Interesting elsewhere – 29 September 2010

Things which caught my eye elsewhere on the web

  • Mydex White Paper on implications of personal data stores for public services One area government IT has made progress is with public data, with the “power of information” policy and the data.gov.uk portal, which recognises the value of ‘unlocking’ data held by the Government for reuse by added value service providers.  Next we need a comparably radical rethink on personal data. This starts with a return to the role of personal identifiers and intermediaries set out by UK officials a decade ago, and as recently adopted by the Obama Administration.
  • Twitter goes down and the world falls silent But for people in the media business, it has rapidly – in less than four years – become their peripheral nervous system: it tells you what’s going on around the world, or within your sphere of interest; it helps for bouncing ideas around, for staying abreast of what you have to know. Twitter creates its own little cities of specialism and knowledge which don’t (unlike Facebook) require you to “befriend” the other person; you can follow pretty much anyone you like.
  • Small essay on Rewired State, Open Data and future of public service « Emma Mulqueeny But taking the big vision, the proper head above the parapet moment, what has to happen as a big leap into translating this stream of data and tables into a valuable source of information and commerce to everyone who is not blessed with binary brilliance. This is unlikely to be one thing, or enabled by any one person, but it will be a steady rise in the number of initiatives that realise value of this information for many communities, that weave themselves into the heart of every day life that will bring us to this epiphany.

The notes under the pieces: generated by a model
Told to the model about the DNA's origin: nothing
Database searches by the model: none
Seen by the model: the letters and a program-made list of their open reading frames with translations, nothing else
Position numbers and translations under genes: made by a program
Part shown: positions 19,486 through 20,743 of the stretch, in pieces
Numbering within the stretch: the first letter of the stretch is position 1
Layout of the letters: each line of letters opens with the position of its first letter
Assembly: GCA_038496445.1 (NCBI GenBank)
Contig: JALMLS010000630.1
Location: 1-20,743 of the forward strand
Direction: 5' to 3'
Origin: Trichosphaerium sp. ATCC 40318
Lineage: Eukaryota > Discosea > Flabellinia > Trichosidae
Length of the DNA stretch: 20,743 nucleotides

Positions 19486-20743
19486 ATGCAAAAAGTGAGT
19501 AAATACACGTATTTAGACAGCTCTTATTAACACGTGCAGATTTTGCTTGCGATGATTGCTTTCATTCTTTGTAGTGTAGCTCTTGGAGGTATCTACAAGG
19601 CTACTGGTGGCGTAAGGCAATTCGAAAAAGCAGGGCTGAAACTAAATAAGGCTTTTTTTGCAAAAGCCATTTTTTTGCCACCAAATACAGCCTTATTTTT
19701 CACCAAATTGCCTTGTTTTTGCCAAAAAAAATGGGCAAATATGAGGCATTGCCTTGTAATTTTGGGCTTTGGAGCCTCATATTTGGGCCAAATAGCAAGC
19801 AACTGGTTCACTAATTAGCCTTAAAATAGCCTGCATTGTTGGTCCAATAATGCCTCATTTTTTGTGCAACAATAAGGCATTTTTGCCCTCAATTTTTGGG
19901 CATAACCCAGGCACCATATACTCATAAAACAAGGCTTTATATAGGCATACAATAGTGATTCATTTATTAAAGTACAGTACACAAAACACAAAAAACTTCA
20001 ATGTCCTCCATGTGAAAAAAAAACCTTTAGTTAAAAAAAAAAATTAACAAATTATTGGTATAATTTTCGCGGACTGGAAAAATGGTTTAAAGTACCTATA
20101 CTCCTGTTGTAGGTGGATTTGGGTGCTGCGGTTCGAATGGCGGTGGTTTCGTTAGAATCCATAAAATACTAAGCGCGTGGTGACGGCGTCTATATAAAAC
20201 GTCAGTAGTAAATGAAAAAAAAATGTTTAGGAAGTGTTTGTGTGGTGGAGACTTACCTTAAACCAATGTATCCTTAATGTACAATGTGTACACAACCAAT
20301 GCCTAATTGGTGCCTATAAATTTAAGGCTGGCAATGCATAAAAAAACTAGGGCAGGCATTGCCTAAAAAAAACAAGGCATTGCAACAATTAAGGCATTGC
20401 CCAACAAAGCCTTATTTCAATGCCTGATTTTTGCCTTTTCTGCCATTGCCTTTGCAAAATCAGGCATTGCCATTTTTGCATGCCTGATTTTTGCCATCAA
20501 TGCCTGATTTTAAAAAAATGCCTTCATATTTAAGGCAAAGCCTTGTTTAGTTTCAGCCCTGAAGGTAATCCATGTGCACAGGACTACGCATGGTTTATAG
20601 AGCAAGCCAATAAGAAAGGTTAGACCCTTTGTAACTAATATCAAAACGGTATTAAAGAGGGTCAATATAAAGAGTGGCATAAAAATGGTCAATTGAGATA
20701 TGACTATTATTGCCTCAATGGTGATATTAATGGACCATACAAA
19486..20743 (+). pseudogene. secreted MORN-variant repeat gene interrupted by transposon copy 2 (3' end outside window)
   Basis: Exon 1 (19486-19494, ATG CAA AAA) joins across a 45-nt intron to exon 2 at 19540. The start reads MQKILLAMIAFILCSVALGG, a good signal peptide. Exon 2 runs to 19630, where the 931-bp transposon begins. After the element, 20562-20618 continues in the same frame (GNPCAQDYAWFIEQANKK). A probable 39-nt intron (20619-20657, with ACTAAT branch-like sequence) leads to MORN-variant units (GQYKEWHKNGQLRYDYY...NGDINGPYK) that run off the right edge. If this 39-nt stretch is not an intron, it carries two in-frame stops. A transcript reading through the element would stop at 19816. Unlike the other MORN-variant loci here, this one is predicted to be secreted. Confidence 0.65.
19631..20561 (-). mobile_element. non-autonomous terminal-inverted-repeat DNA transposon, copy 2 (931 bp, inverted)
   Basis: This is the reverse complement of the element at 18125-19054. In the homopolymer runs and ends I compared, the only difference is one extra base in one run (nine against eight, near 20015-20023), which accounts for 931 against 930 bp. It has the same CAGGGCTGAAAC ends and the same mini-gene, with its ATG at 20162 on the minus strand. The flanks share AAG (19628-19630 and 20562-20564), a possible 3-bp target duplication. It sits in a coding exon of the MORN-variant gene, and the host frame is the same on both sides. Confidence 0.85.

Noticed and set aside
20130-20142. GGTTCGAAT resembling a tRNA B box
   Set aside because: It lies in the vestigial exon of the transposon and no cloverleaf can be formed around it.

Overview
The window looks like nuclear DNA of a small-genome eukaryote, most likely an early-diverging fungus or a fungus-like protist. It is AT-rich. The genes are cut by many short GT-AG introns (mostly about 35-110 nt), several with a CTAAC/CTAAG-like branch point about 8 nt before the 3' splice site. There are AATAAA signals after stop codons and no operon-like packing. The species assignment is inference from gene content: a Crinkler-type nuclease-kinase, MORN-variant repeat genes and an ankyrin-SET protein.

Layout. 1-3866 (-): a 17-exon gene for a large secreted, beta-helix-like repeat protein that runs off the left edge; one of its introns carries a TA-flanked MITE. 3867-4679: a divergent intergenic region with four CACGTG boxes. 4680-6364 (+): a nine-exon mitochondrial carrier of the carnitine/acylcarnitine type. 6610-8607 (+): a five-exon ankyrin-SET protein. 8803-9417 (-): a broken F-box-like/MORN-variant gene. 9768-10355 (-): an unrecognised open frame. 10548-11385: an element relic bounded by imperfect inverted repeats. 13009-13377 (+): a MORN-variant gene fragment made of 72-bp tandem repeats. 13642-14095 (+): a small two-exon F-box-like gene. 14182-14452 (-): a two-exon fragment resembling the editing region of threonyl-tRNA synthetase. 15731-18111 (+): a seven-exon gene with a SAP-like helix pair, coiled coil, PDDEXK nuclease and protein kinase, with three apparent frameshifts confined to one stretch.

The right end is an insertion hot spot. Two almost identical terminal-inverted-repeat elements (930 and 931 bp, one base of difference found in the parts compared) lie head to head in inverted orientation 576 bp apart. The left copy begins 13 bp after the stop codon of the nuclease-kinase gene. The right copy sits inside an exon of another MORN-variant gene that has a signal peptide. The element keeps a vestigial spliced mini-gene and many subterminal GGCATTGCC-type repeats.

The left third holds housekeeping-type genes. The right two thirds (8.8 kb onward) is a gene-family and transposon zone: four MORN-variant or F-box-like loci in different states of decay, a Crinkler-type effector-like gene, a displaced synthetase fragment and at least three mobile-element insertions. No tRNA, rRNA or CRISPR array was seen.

• London Calling » The twitter tax and what it really says about your business Instant response channels such as twitter allow consumers to complain at the very place and time when they receive bad service, even on their mobile.   The fact that they now can provide this feedback exposes the fact that many companies are not prepared to respond and action what is being said.
  • Guesswork « MindBlog Public servants were routinely guessing what their boss thought would be an appropriate course of action on a given policy. They were also guessing what their boss’ boss might think (this would be the deputy permanent secretary). And, obviously, most of all they were trying to guess what the permanent secretary might eventually think. (Who of course has been guessing all along what the political boss — the minister — is thinking). Tremendous amounts of time is spent on this guesswork, not just on the guessing, but on drafting courses of action that might (or, more often, might not) be what the ‘hieararchy’ is looking for. […] I have seen policy development processes that arguably should have been completed in a year or less take twice that time, with no discernible increase in quality or political relevance.